In a crisis, what’s our response? How do we react? How we respond at first can have perhaps the biggest impact on how a crisis is resolved.
Daniel adopted a consistent approach in the face of crises. Taken to a foreign land in his youth, he had to make a choice regarding his diet: should he take a stand that might risk everything, or try to blend in and do what his new masters want? Daniel stuck to his principles, knowing he would stand out and potentially cause offence – even when offending the king could cost him his life. However, God sees what Daniel does and blesses his decision:
‘And God gave Daniel favour and compassion in the sight of the chief of the eunuchs’ (Dan. 1:9).
We move onto Daniel’s next crisis, where the king, frustrated that nobody can recount and interpret his dreams, has taken extreme action:
‘… the king was angry and very furious, and commanded that all the wise men of Babylon be destroyed’ (Dan. 2:12).
Daniel stuck to his principles, knowing he would stand out and potentially cause offence – even when offending the king could cost him his life.
As one of these wise men Daniel is up against it, threatened with death. His reaction? He takes the issue to God and gathers his friends to spend time in prayer. God honours this action, and when the revelation of the king’s dream is given to Daniel, his response is to give God the glory, at no point taking any credit for himself.
What about me? When faced with a crisis, what’s my first reaction? Start thinking about solutions? Work out how to move forward? What God wants is that we give the problem to him. My grandad shared a special verse with me, which shows me how I should respond in every situation:
“Trust in the Lord with all your heart, and do not lean on your own understanding. In all your ways acknowledge him, and he will make straight your paths.” (Prov. 3:5-6)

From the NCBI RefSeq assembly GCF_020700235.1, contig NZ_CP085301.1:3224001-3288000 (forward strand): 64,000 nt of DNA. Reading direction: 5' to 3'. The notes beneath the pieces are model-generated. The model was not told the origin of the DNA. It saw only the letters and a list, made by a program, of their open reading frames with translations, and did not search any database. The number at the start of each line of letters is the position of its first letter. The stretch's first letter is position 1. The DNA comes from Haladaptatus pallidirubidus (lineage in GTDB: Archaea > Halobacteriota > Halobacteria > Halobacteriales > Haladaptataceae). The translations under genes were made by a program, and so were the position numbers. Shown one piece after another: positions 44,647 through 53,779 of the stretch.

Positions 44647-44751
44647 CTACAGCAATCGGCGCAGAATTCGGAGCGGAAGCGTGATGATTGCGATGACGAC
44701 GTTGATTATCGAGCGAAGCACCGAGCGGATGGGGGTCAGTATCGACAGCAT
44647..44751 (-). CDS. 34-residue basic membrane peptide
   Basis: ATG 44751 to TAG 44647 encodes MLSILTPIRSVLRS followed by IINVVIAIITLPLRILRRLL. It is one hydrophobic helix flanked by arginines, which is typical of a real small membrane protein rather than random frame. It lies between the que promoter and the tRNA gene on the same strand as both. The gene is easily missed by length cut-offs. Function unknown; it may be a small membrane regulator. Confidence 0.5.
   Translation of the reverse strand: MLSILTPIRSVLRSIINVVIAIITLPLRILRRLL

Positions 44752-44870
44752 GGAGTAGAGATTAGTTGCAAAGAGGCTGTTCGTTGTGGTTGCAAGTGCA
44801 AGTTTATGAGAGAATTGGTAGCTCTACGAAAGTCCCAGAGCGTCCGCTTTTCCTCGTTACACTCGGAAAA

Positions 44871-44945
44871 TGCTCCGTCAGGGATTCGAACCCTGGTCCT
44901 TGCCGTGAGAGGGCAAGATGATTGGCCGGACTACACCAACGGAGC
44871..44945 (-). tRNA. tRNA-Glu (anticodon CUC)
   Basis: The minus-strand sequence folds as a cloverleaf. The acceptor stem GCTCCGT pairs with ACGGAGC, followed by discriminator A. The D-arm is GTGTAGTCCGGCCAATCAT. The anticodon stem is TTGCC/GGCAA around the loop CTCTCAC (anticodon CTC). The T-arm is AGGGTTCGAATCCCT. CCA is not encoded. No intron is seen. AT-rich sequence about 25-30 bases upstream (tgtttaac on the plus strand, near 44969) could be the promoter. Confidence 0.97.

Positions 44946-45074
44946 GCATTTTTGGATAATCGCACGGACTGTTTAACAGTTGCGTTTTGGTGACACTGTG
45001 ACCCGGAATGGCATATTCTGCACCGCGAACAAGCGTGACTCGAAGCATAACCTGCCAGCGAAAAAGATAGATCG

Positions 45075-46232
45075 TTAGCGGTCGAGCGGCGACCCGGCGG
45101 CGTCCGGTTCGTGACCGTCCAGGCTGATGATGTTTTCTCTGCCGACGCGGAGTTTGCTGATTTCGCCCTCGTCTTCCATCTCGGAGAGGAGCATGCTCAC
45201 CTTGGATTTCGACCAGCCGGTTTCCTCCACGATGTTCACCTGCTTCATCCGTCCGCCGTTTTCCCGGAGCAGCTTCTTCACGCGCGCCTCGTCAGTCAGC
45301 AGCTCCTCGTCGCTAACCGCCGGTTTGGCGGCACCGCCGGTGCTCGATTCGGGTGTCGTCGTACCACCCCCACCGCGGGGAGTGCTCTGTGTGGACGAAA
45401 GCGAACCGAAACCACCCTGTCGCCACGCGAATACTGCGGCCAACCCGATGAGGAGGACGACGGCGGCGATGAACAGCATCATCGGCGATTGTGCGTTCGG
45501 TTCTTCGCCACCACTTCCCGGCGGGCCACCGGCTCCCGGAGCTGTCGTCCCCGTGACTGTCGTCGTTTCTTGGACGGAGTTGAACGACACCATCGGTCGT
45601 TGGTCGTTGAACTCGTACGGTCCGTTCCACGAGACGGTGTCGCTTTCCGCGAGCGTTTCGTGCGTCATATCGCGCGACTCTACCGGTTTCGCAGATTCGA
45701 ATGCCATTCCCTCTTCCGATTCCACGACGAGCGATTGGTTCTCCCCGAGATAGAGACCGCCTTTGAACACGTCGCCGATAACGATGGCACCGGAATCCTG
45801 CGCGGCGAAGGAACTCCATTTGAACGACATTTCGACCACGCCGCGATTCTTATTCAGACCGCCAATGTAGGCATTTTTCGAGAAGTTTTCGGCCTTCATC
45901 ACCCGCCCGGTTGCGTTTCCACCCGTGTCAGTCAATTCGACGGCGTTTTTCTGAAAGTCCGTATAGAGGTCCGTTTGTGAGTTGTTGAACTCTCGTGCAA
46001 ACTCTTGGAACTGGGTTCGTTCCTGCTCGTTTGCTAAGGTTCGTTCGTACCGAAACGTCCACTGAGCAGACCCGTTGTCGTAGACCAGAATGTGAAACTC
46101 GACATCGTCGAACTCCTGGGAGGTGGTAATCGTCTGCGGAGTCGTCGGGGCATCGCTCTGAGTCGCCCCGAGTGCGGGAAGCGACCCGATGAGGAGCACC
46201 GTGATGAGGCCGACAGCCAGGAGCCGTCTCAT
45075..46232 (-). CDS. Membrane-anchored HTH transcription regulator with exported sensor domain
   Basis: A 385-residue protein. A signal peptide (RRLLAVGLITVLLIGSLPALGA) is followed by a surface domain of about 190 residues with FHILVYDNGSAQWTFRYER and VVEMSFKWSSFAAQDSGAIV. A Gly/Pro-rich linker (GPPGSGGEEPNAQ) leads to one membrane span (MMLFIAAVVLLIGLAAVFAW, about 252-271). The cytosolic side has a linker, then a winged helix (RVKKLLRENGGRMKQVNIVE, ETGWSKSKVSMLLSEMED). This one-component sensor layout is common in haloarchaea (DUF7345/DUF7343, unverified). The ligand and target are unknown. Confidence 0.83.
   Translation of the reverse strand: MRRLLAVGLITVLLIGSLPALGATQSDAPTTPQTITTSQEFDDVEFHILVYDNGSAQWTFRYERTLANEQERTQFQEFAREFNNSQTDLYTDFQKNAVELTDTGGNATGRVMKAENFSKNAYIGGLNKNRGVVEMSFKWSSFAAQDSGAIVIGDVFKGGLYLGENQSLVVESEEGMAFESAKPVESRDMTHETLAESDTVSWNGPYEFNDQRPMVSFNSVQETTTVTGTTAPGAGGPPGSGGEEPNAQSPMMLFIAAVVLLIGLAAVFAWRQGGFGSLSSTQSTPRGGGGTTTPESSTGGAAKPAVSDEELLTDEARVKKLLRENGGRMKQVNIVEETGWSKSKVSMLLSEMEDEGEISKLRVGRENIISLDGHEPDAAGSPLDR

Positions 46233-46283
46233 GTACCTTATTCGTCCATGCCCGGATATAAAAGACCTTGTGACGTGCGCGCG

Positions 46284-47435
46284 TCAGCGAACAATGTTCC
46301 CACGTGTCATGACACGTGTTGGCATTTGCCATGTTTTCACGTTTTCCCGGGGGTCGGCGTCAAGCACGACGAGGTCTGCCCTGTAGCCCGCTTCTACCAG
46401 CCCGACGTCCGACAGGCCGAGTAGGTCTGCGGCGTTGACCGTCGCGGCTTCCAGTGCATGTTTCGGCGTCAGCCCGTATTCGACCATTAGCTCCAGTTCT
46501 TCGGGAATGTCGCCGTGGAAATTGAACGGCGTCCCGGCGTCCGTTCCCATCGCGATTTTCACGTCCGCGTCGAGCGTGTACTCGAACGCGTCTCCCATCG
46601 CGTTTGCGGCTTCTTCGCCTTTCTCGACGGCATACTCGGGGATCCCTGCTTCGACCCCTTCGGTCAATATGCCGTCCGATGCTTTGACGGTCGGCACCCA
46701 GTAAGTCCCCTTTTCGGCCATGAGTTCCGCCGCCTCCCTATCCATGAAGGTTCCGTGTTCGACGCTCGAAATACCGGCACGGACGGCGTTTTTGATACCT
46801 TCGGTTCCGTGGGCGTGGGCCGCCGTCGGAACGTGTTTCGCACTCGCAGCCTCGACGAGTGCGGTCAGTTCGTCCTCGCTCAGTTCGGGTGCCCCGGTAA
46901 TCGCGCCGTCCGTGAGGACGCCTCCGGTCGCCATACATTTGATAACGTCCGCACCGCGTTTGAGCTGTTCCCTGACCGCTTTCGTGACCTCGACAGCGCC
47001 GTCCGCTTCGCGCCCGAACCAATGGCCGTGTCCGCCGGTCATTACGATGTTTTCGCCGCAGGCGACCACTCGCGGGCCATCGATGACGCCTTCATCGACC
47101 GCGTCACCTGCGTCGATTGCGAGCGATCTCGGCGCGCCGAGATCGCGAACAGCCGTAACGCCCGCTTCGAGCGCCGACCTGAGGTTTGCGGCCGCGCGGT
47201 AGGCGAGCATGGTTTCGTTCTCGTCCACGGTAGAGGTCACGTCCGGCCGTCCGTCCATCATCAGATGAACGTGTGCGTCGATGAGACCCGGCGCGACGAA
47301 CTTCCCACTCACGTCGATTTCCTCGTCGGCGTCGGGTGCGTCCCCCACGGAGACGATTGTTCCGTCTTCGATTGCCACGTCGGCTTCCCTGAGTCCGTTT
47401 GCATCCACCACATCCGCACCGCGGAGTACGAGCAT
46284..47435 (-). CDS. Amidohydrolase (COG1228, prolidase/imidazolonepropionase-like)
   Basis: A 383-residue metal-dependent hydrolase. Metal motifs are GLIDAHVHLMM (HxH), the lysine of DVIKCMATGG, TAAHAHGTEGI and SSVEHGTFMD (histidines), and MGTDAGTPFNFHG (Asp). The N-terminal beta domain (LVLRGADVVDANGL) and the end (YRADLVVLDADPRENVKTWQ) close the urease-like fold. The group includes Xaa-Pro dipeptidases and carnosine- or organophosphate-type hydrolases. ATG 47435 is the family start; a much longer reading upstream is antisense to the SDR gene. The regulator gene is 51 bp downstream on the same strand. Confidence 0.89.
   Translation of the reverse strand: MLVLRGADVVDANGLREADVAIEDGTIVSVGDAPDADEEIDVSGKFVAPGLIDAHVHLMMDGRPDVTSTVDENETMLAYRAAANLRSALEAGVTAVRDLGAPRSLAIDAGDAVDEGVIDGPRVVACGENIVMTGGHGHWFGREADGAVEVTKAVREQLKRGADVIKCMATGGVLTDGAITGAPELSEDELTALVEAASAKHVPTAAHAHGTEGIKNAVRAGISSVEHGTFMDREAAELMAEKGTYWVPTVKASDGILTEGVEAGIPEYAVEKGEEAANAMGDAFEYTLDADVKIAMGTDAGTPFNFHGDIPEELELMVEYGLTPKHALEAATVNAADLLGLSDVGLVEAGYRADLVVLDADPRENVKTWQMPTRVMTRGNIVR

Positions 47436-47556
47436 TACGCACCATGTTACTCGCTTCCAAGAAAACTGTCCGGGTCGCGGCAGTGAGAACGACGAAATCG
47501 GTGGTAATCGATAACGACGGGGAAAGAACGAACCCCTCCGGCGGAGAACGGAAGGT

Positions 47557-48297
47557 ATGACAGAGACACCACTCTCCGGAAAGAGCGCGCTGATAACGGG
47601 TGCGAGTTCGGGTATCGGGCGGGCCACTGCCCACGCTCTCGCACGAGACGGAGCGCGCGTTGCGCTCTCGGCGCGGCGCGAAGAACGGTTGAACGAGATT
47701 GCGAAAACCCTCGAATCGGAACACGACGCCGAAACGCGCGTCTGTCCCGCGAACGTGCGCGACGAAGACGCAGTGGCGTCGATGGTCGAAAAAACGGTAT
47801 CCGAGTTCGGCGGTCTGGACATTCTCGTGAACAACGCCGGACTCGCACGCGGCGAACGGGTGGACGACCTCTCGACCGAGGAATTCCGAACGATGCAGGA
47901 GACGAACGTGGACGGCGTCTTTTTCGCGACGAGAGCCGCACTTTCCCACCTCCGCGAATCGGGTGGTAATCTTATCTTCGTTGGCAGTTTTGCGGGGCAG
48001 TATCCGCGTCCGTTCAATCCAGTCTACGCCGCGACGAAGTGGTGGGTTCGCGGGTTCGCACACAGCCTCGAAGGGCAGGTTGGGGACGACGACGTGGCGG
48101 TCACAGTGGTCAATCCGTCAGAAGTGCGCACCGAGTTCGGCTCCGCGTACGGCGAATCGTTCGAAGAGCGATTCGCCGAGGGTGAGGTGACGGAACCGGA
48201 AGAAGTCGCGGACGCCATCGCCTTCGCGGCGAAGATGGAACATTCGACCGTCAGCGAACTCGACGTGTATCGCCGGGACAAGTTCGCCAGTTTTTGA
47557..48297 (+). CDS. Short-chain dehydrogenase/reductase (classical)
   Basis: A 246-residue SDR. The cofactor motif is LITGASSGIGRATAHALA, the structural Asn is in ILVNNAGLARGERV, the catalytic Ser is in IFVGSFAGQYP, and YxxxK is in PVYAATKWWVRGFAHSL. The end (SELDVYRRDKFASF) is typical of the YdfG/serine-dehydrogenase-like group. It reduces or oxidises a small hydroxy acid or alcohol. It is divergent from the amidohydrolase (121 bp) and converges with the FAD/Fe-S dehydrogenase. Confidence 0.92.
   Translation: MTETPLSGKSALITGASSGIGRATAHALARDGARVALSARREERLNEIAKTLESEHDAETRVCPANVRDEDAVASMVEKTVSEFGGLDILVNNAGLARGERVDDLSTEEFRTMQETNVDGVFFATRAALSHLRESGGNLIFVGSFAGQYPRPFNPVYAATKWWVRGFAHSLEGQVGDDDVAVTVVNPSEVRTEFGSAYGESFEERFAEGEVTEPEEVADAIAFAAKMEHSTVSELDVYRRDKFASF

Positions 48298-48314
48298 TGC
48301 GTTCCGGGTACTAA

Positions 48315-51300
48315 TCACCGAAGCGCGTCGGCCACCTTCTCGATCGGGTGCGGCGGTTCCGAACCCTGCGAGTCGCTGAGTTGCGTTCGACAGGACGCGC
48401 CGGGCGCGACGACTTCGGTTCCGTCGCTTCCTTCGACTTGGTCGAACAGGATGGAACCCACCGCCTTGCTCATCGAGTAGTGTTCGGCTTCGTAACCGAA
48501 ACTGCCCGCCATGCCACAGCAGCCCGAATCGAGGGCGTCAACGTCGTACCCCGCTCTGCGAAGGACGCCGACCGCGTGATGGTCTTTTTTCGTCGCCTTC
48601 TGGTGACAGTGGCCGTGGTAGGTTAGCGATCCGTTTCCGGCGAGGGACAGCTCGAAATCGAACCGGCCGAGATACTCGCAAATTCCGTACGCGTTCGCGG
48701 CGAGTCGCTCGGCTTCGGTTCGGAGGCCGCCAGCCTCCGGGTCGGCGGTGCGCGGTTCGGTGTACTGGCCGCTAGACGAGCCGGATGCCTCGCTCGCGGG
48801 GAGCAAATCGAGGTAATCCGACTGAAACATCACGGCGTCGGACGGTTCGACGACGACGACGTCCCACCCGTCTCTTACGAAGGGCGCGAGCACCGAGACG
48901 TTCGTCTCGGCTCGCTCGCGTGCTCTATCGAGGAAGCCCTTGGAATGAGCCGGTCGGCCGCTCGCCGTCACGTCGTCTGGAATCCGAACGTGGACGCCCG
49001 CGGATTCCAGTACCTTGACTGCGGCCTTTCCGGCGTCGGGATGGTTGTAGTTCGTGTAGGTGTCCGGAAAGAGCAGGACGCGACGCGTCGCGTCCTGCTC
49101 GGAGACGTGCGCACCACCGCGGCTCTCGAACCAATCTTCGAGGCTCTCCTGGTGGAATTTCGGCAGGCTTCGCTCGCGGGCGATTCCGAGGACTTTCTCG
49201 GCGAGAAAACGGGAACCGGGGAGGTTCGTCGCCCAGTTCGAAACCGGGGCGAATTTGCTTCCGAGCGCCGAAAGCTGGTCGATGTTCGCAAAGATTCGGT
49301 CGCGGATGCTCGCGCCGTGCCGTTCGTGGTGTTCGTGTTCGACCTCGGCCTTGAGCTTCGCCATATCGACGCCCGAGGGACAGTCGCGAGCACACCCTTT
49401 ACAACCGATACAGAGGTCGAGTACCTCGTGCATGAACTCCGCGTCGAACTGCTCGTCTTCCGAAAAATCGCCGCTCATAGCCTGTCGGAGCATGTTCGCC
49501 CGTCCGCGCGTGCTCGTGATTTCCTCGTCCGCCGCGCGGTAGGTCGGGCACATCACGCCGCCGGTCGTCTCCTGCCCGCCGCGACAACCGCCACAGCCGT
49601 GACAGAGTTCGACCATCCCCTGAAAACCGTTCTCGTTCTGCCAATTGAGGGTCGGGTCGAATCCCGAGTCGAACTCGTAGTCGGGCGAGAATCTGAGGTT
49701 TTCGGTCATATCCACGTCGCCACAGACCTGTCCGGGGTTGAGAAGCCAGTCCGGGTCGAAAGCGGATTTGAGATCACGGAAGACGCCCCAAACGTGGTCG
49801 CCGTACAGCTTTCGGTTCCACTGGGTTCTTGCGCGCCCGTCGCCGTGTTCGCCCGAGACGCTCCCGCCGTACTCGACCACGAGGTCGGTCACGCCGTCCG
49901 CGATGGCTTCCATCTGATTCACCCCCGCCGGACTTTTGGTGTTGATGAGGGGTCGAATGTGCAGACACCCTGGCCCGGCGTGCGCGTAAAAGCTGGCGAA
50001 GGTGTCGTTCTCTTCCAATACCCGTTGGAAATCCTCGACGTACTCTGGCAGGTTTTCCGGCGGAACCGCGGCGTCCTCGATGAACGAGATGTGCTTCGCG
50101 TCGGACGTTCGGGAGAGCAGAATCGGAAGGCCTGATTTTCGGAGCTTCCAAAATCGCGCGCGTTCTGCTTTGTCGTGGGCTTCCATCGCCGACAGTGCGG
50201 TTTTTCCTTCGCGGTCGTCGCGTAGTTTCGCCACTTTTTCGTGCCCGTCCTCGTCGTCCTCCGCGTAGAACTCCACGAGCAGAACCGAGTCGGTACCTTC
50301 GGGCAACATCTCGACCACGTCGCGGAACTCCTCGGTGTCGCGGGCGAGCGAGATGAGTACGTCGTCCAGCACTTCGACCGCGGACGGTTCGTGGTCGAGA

How do we do that? As illustrated by Daniel’s actions, it’s about consistency – he always entrusted everything to God and made him the priority. We need to always stay in communication with God and give him every problem.
What about me? When faced with a crisis, what’s my first reaction? Start thinking about solutions? Work out how to move forward? What God wants is that we give the problem to him.
Another key to Daniel’s handling of crises was his friends. How important it is that we have friends, but even more that we pray with them. Praying with others gives us support and helps keep us accountable. I can think of key times in my life when I have felt the need to pray with others. I can also recall times when I kept a prayer diary, which enabled me to keep track of what I was praying for; and allowed me to see God was answering, giving me more confidence in him.
Sometimes, though, we miss out on the value of Christian friends and the opportunity to share together and encourage each other. The pressure of life, work and family can make it difficult to get together as often as we want. So we need to get creative. One of the many advantages of social media is the ability to share things and create virtual opportunities to meet. Although not as good as face-to-face, a WhatsApp group or a FaceTime group call can bring friends together at any time and anywhere.
Just like Daniel, we can always take everything to God in prayer, holding nothing back. We can act on the words of Paul to obtain confidence and peace:
“…do not be anxious about anything, but in everything by prayer and supplication with thanksgiving let your requests be made known to God. And the peace of God, which surpasses all understanding, will guard your hearts and your minds in Christ Jesus” (Phil. 4:6-7)
Guy Elliot, The Church of God in Crowborough